I am not a biologist so forgive me my ignorance but when people say that DNA is the blueprint for an organism I never understand how a bunch of proteins can determine an organism's shape and behavior. Aren't there more factors that determine those things, like the surroundings in which the DNA is used, like chemicals that the growing organism is surrounded with, temperature, etc?
You're absolutely right. Microenvironment -- the cell's chemical, mechanical, and physical environment, determines which genes are switched on, whether those proteins get made, and how and whether they interact with other proteins to alter cell behavior.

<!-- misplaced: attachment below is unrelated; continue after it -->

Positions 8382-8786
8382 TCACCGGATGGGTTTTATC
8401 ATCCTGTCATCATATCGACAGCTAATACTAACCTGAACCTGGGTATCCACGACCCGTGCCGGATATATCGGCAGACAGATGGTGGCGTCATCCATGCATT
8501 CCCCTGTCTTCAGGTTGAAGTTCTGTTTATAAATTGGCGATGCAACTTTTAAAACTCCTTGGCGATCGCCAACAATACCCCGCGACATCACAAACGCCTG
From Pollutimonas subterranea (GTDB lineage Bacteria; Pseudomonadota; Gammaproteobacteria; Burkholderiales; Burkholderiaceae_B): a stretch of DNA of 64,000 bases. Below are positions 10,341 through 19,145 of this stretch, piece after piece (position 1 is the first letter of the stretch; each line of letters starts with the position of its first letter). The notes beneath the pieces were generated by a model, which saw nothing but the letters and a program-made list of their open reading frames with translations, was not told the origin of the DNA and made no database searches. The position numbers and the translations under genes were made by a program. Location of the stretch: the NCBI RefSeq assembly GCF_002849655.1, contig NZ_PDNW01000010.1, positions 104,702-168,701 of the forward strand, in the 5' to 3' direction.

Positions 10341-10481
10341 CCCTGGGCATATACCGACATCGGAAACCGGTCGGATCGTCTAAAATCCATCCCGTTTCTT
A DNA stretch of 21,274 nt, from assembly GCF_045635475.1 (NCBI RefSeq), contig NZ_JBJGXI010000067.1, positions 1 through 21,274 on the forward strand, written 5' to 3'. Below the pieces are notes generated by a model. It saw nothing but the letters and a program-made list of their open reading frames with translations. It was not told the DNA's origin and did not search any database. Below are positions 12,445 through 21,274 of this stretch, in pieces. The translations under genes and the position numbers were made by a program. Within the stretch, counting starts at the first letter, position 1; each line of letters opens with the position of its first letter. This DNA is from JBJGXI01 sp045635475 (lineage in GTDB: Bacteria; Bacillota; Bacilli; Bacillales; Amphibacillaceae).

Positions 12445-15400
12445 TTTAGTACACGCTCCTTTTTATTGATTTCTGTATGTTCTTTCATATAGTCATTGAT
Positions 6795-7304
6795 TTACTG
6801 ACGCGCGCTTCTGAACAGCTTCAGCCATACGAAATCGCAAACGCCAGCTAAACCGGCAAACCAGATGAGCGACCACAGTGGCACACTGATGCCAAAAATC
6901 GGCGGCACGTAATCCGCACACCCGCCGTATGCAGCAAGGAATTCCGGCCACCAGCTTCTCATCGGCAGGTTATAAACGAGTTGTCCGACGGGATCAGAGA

This has been a challenge (and perhaps even a failure) of many current genome projects, which are often reductionist to the point of ignoring much of these features, whereas "context" may well be more important than the genome.
There was a big splashy paper in the New England Journal of Medicine last year, where multiple regions of a single tumor were sequenced. It was found that while there were significant differences in the genome across a single tumor, the cell phenotypes (their behavior) was much more convergent. That is, even with significantly different genes, these cells found a way to function similarly when presented a similar environmental context.